No Notches Left

 

“Food is the new oil and land the new gold,” says  Earth  Policy Institute’s  Lester Brown. Altered  weather,  dry wells  and food needs of  larger populations interlock in a  struggle for  arable land and water. Meet  the “new  geopolitics of food scarcity.”

“As food supplies tighten, we are moving into a new  era where it is every country for itself,”  Brown notes in his  new  book  “Full Planet, Empty Plates”.  “We  face  a future of rising food prices driven by rising temperatures.”

Abrupt doubling in grain prices, between 2007 and 2008, left more people hungry than at any time in history. It ignited riots in Egypt and  Haiti as well as stoked the Arab Spring  protests. This September, Food and Agriculture Organization tracked  a  17 percent  price surge.

Carryover stocks  are a  key  food security indicator.  Granaries stored a comfortable 107 days of consumption — until 2001,  when it  slumped  by  a  third.  Since then,  that  safety net  had  only 74 days of stocks.  “An unprecedented period of world food security  ended”.

The rich  rearranged  their menus. The poor, who  spend  50-70 percent of income on food, yanked belts  a notch tighter.  But there may be no notches left. 

Almost  24 percent of families, in India, now go thru foodless days, a “Save the Children” survey found.  For Nigerians, it is 27 percent,  14 percent for Peruvians.  In September, Social Weather Stations  reported about 4.3  million Filipino families experienced hunger.

Hunger often has a child’s face. Millions  are physically and mentally stunted  Here, 21 out of every 100 infants have low weight at birth. Wasting and stunting (32 percent)  result when kids are nursed by wizened, malnourished mothers.  “Poor nutrition contributes to more than a third of under-five deaths,” says Unicef’s State of the World Children 2012.

Diets of  three billion people  are changing, as  incomes  rise  in emerging economies.  Appetites for steak and chicken fricasse are sated by  grain-consuming  livestock and poultry.  China now  tucks away  twice as much meat  as  the US.   Grain is  used to fuel cars. Almost  32 percent of the US corn harvest  last  year went to ethanol distilleries.

Only farmers can raise  needed  food. They’re squeezed  between  diverging  pulls  of  demand and supply.  Despite  lower fertility, population  continues  to surge  from  momentum of  earlier  high growth.   “Each year the world adds nearly 80 million people, ” Brown writes. “Tonight,  there’ll  be 219,000 people at table who were not there last night, many with empty plates.”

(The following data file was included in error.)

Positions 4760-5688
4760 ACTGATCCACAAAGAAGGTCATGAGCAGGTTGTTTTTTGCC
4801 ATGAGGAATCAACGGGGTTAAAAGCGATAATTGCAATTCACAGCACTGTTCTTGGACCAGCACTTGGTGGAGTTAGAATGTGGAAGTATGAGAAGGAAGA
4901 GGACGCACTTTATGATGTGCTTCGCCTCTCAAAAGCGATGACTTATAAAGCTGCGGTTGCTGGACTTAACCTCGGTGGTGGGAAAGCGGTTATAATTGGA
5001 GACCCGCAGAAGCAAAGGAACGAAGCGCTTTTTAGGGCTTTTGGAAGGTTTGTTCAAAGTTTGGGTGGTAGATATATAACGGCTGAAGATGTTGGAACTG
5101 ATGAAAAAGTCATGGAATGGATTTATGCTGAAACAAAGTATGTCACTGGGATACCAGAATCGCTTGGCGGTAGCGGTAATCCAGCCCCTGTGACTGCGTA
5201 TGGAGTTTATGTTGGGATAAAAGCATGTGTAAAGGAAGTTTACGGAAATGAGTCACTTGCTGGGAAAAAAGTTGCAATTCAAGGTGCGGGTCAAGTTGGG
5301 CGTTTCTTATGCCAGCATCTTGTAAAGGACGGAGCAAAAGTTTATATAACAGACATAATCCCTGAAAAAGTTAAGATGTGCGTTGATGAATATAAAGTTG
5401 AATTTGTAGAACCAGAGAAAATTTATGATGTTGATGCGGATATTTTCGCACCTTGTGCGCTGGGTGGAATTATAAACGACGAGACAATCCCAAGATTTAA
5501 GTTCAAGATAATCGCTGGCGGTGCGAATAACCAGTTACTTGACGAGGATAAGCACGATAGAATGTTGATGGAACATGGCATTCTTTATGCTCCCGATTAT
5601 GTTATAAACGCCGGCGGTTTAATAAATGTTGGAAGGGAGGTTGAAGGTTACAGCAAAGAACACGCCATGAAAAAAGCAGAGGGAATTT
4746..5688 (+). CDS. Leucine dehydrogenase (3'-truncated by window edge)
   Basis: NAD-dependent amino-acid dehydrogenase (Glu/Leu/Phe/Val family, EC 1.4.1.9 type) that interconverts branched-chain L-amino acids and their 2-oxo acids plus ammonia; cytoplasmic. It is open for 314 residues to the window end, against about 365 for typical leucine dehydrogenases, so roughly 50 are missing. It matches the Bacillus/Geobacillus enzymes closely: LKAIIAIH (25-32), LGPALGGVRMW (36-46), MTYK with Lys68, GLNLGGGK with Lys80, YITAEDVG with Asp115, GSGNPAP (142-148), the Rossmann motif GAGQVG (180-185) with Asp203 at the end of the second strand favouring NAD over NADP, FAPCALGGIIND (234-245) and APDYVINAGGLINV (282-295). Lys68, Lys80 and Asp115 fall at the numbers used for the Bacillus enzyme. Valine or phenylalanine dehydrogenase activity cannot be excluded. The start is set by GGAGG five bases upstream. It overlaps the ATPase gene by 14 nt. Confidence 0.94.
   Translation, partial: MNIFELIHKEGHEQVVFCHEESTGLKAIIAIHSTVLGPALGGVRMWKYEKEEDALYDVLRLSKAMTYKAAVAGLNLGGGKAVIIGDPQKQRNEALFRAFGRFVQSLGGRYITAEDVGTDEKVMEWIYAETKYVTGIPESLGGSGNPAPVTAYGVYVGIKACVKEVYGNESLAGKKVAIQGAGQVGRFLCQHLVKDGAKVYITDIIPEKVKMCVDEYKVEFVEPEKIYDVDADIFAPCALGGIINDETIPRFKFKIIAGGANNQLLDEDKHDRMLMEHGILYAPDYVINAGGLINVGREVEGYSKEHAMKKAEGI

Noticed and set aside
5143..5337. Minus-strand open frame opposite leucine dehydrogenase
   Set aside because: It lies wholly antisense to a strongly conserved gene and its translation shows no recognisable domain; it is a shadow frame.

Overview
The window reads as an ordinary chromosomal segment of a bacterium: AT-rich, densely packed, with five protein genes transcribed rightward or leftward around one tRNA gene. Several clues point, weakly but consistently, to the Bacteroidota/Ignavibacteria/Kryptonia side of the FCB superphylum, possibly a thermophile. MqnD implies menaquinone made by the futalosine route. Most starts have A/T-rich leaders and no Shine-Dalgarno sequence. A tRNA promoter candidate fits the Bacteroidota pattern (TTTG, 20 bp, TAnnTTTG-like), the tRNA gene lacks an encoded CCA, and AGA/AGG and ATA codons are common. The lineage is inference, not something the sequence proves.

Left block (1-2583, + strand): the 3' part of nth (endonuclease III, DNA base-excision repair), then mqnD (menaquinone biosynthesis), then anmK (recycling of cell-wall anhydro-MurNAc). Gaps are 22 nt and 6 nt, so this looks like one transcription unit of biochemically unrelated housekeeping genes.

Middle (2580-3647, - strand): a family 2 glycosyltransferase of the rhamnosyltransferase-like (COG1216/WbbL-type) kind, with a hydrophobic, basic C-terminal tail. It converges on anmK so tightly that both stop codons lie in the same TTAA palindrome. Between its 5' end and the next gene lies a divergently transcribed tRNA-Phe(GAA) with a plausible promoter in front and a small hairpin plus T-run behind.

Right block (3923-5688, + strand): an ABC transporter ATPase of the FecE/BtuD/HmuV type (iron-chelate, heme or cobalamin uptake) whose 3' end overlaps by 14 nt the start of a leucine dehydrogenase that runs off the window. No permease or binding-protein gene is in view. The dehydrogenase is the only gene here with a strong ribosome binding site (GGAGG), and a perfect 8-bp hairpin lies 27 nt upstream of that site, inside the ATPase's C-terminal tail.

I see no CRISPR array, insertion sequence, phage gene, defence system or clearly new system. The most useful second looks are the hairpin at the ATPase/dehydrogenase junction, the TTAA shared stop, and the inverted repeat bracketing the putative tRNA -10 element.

There were 93.3 million  Filipinos in 2010, the official headcount says. There are  five of us today where there was one in 1940.  Population could rise to  111.7 million by 2020, National Statistical Coordination Board projects.

Supply hasn’t caught up. E rosion of  vital topsoil  has worsened.  “Some 30 percent of the world’s cropland is losing productive topsoil far faster than nature can replace it”, Brown notes. In the Philippines, over 52 percent for farmland, in 22 provinces, are eroded. Ambuklao Dam’s lifespan of 60 years was halved to 32 when  eroded soil piled up as  silt.

Vital  aquifers  are being depleted. “Irrigation wells are going  dry in 18 countries that contain half the world’s people”. Saudi Arabia harvested last year its last wheat crop  as it  pumped fossil  (no-replenishment) aquifers dry. Now, 30 million Saudis—the equivalent of Canada— swap oil for  grain.  Cebu City’s  aquifers are wrecked irreversibly as it  pumps twice what is recharged.

Grain surplus  countries  “hit  a glass ceiling”, Brown  notes . Yields in  rice surplus countries, like Japan and South Korea,” are stagnating just beyond 5 tons per hectare.”  Wheat rich France, Germany and the UK  slammed into the same  glass ceiling.”

Global  warming is the third new challenge,  writes Brown. For every  one  degree Celsius rise in temperature, above optimum during growing season, grain yields shrink by 10 percent.  If the world continues with business as usual, the earth’s temperature, during this century, could easily rise by 6 degrees Celsius (11 degrees Fahrenheit). Crop cycles would be radically altered.

As  food prices  bolted,  exporting countries like Vietnam, Russia and Argentina barred exports to tamp down  home  prices.  Importing countries, like Yemen and the Philippines, shopped for  long-term  supply agreements.  They had no luck. “In a seller’s market, exporters were reluctant to make long-term commitments.”

Saudi Arabia, China, and South Korea  took the unusual step of buying or leasing land long term in other countries on which to grow food for themselves. These land acquisitions have since grown rapidly in number. Most  are in Africa.

“Among principal destinations for land hunters are Ethiopia, Sudan, and South Sudan. These  are countries where millions are sustained with food donations from the U.N. World Food Programme.

A 2011 World Bank analysis of these “land grabs” reported that at least 140 million acres were involved—an area that exceeds  cropland devoted to corn and wheat combined in the US. This onslaught of land acquisitions has become a land rush.

Many of  us  grew up  when, after a devastating typhoon or  severe dry spell, things would  revert  to normal, however  slowly.  Government  patched  farm production and  shopped abroad among  suppliers competing to sell  grain.

But that  was yesterday. Today,  our grand children no longer have “any normal to return to.”

( Email: [email protected] )

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